OK, that’s not entirely true. I do slightly care about not murdering anyone until this baby comes out. But that’s only because I will not fair well in prison and not necessarily because I care about stupid crap like the sanctity of life and morals right now.

So, I apologize for wasting your time, dear readers. I hope you can forgive me and I promise to come back with fresh material and a whole new cheery outlook on life (or whatever).

But if you can’t, it’s cool.

I just…(sigh)…don’t care.

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The narrow view of fatherhood

One of the first things you learn as a new mom, besides how to dodge jets of baby urine like Neo in “The Matrix,” is how much society hates you. Oof, and man, do they hate you. And me. And anyone whose uterus used to have an occupant.

It doesn’t matter if we work or stay at home, breast or bottle feed, wear yoga pants or fancy tailored lady trousers with actual working buttons. Moms are just the worst. Because keeping tiny psychopaths with a death wish alive and molding them into decent people who don’t think smearing poop on the dog is a ripping good time is apparently easy and therefore deserves no respect. Or really deserves anything other than your anger and utter contempt.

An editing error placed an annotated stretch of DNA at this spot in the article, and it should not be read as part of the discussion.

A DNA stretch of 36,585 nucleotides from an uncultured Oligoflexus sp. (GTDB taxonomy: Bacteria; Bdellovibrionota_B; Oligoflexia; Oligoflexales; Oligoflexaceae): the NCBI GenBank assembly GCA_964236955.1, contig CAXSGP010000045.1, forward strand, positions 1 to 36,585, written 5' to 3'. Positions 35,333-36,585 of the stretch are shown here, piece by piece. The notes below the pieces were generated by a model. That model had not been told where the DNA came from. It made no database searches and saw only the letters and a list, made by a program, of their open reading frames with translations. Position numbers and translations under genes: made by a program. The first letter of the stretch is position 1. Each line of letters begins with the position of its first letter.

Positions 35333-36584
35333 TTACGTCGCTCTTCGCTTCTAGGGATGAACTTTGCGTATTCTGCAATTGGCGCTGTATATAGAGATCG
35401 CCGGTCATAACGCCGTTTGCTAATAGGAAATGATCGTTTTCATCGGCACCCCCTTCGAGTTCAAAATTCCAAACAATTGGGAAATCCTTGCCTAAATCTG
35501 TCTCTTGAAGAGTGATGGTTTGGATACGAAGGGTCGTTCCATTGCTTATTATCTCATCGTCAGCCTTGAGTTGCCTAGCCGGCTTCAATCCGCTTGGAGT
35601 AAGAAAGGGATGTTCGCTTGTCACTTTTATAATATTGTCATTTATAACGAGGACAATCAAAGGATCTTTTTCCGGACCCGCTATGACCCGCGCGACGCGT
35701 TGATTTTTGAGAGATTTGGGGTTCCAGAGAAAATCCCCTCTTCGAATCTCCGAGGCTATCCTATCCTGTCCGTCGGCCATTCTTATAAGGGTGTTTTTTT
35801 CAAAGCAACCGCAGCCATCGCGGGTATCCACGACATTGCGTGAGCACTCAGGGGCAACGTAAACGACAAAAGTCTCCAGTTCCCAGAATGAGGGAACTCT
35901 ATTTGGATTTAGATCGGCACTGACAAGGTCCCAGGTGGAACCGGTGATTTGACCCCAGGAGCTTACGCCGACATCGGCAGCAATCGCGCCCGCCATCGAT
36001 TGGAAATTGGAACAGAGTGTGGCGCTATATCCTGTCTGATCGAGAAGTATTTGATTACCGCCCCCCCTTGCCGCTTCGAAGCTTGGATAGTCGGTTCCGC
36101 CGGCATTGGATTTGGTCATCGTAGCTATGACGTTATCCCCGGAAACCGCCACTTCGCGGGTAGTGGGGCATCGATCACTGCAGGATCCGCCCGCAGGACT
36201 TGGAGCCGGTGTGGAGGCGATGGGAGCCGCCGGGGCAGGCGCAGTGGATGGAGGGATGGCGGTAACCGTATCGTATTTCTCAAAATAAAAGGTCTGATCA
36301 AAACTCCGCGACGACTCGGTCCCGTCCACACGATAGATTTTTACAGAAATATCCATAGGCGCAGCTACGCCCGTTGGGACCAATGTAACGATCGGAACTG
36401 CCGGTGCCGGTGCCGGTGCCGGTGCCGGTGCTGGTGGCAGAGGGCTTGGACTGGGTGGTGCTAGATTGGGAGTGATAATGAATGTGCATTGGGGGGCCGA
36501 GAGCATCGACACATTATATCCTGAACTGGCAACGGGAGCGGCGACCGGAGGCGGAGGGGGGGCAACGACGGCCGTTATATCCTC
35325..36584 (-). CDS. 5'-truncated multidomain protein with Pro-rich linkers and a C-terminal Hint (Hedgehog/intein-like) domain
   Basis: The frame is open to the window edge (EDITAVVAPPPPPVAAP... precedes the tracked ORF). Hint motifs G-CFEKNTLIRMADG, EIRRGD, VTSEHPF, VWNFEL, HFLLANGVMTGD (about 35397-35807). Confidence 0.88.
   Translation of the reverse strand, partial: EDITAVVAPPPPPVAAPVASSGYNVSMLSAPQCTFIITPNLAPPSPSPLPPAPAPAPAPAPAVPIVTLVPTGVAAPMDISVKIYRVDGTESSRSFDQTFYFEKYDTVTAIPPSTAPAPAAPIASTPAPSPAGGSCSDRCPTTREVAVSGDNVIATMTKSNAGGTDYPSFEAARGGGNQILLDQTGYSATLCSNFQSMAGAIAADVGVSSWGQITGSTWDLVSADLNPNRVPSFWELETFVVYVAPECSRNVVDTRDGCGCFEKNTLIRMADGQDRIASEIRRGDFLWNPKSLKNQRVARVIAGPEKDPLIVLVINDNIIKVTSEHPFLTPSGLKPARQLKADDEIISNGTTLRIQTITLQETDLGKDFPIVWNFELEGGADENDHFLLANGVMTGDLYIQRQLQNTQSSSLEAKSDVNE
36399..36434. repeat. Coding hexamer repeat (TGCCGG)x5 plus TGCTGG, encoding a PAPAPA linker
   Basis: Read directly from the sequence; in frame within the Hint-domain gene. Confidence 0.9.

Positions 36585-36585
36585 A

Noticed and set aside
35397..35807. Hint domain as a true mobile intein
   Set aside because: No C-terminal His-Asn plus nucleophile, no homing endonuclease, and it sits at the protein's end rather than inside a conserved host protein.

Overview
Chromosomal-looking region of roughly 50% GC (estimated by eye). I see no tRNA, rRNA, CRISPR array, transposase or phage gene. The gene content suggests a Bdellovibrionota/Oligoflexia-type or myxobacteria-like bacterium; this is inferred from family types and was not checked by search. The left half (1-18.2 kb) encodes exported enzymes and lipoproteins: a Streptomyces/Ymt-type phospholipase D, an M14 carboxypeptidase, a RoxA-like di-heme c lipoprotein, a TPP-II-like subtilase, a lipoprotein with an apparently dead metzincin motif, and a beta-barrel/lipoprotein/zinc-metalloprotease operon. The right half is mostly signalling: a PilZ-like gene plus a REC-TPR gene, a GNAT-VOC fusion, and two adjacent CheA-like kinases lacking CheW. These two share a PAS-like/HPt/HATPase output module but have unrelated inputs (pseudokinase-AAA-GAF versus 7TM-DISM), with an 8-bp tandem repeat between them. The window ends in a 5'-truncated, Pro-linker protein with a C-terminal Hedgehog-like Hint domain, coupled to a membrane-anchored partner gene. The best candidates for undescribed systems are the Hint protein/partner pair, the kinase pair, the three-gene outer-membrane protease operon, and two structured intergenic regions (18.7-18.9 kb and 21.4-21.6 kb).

(This is mostly because no one really notices the million different wonderful and difficult things that you do as a mom until you accidentally blink one day for the first time in three years and an alligator or a gorilla snatches your kid. In which case, they suddenly have all kinds of opinions about your parenting skills and decide the best way to express those opinions is to send you death threats.)

*Daintily steps down from soapbox*

ANYHOO, as I was saying, tough as it is to be a mother in this day and age, what tends to get lost in this tsunami of collective maternal hatred is the smaller, yet still potent, wave of what I call “daddy disapproval.” Because see, we don’t hate dads. Oh no. The complete opposite. We love them. Absolutely adore them, in fact.

Just as long as they never stray outside the very rigid perimeters our society has laid out for them. Perimeters, I should add, that that same society is constantly changing on a very rapid basis (which is why wearing matching princess dresses with your daughter during a trip to the grocery store will earn you the title of “Father of the Year,” but only buying her pink, girly toys will earn you the title “Male Chauvinist of the Year”).

For example, we expect dads to earn good money to provide for their family. However, he’s not supposed to work overtime or ever put work before his family because he also needs to help take care of the kids. And unload the dishwasher. And show up to all the soccer games (even though soccer is quite literally the worst invention mankind has ever come up with). Granted, working moms are also expected to do all this, but at least society allows them to bitch about it. Whereas if a man dared to complain about the unfairness of it all, he would swiftly be drowned out by a chorus of enraged and exhausted women, and would then be beaten to death by a barrage of overstuffed diaper bags.

And never you mind that men are more involved than ever in the day-to-day operations of childcare. Dudes are not allowed to talk about how hard it is to be a dad. Ever.

On the positive side, dads can still be the strong type if they want. Just not the silent type. Because the evolved male is no longer allowed to be emotionally distant from his children.